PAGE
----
National Review Myth Buster #10. We didn't invent our teacher prep standards overnight

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Developing a set of standards for measuring the quality of professional training is a painstaking process that takes years.  We found that out the hard way.   Every one of our standards — developed over the past eight years — has had to go through endless revisions, piloted over and over again until we get it right. That's why we tend to bristle a bit when our critics imply otherwise.

Take our classroom management standard. Frankly, our first cut at this standard left a lot to be desired. We gave programs credit just for having a course description that mentioned classroom management. We then tried raising the bar, primarily by distinguishing those programs which offered separate courses for elementary and secondary candidates on the topic, figuring that no single classroom management course can meet the needs of teachers headed for classrooms ranging from kindergarten to high school.

We were still dissatisfied.  We knew we weren't really capturing whether programs were training teachers to manage their classrooms.  Maybe instructors were just breezing through the topic and never holding their teachers accountable for much more than the frequently assigned "personal philosophy of classroom management" paper. So we went back to the drawing board, studying piles of classroom management course syllabi and consulting experts. Only after we started looking at student teaching materials did we find a solution: It turns out that the forms that are used by programs to evaluate their student teachers are incredibly revealing. They show which programs pay attention to classroom management and which do not.  Some programs take great care to measure the ability of a student teacher to apply essential classroom management skills; others completely ignore the topic, most likely because they don't believe classroom "management" is required if instruction is done right. We laid out the forms and our thinking about them before the national review's technical advisory panel, fine-tuned our indicators, and then received the panel's blessing on our current Standard 10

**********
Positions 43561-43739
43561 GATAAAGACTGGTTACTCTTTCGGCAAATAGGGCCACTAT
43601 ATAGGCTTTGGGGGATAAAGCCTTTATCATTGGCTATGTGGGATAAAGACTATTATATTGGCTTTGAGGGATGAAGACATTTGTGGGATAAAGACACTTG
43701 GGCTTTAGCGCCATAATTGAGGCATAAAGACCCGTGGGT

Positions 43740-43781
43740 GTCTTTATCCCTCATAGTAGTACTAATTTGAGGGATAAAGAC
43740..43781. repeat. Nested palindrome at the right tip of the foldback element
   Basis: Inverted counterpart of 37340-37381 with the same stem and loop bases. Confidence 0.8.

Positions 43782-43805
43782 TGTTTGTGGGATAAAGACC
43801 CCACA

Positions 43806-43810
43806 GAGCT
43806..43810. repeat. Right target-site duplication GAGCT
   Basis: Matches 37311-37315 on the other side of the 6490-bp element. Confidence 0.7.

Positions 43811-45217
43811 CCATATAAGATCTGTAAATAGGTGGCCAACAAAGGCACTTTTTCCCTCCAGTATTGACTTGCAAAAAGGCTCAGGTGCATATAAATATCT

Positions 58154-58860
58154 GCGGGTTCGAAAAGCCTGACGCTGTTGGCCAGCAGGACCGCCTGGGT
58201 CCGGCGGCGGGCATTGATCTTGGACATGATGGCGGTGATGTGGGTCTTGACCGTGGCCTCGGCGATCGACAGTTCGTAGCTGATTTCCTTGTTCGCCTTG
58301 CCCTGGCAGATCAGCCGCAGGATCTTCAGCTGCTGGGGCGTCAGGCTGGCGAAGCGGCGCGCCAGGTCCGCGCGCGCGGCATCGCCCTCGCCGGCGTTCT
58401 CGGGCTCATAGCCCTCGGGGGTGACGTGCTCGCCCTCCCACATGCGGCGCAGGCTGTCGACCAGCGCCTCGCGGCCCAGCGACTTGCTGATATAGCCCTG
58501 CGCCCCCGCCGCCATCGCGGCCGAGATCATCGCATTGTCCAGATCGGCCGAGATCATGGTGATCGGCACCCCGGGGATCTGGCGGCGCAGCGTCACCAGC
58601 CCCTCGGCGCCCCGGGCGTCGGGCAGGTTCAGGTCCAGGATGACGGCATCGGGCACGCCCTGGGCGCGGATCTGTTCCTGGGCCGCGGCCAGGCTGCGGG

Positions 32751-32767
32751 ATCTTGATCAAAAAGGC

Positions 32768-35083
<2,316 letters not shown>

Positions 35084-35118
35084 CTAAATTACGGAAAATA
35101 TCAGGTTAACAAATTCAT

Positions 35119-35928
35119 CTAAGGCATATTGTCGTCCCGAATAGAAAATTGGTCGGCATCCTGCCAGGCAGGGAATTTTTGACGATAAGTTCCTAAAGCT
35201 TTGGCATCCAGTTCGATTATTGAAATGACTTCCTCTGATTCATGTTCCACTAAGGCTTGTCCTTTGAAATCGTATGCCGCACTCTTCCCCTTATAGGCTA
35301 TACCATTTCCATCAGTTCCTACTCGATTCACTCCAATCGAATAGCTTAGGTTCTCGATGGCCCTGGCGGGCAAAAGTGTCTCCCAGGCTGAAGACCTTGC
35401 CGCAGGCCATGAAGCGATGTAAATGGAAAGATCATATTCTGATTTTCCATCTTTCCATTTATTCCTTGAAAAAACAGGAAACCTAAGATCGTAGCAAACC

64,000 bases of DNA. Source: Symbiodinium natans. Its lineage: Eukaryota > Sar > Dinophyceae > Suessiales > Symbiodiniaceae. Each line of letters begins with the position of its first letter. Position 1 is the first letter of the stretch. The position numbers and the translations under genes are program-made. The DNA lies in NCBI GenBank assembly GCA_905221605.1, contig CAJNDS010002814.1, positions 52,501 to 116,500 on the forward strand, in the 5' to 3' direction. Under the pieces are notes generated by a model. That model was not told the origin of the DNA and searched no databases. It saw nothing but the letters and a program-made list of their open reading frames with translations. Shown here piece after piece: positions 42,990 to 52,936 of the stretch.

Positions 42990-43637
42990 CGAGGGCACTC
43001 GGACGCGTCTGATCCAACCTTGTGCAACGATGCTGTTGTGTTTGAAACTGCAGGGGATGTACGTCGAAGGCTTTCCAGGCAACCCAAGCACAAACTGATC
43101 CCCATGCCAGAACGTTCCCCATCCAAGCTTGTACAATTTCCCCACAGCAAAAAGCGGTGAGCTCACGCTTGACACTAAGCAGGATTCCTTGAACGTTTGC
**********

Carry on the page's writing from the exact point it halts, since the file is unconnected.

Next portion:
All told, from start to finish, that classroom management standard alone took three years and two different pilots.  We could tell the same story about each of the other 17 standards.  

On the other hand, there have been many times we just never could get a standard right, meaning we were unable to arrive at indicators that actually measured what we needed them to measure.  Accordingly, some standards have been abandoned. For example, we spent several years trying to develop a standard which would enable us to  measure the rigor of a teacher preparation program, essentially weighing whether teacher candidates' grades are assigned on the basis of rigorous research or practice rather than on designing book covers or watching movies.  Yet as much as we tried to evaluate programs' rigor, our evaluation rubric simply didn't capture the elements of teacher preparation coursework that can make it so intellectually vacuous.  

While we are quite proud about the quality of the 18 standards we are using in the current national review, we also recognize that professional standards are by definition fluid in nature, changing as our knowledge grows and as the profession itself changes.  We have already begun to deliberate with expert teacher educators on how to make our standards better for review 2.0.         

Julie Greenberg